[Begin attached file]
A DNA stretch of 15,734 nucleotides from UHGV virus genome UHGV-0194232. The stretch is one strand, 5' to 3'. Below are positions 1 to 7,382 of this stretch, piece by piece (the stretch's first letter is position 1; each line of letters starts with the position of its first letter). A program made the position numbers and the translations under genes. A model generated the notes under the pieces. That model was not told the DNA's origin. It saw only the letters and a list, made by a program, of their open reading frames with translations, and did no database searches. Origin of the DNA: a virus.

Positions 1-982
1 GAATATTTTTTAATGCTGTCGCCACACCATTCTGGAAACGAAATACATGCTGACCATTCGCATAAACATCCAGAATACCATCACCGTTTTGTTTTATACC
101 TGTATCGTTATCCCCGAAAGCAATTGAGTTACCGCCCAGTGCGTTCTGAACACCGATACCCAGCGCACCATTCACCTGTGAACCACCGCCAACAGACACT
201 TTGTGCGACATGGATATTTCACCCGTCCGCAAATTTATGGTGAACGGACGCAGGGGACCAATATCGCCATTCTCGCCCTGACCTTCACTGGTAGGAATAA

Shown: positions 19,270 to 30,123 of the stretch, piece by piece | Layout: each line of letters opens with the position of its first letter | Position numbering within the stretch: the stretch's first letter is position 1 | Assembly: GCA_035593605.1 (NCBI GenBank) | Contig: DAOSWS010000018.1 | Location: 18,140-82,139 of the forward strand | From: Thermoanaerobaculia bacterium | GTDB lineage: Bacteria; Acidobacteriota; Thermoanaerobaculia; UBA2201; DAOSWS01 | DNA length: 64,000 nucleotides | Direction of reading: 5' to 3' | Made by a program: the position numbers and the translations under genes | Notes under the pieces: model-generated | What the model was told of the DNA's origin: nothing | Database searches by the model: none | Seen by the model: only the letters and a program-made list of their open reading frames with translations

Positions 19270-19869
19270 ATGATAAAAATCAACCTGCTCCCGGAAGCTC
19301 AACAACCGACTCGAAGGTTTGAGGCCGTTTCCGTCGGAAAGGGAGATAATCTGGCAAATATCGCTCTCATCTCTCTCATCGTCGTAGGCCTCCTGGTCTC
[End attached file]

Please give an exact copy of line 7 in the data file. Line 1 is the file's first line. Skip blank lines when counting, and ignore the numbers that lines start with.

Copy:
Positions 19270-19869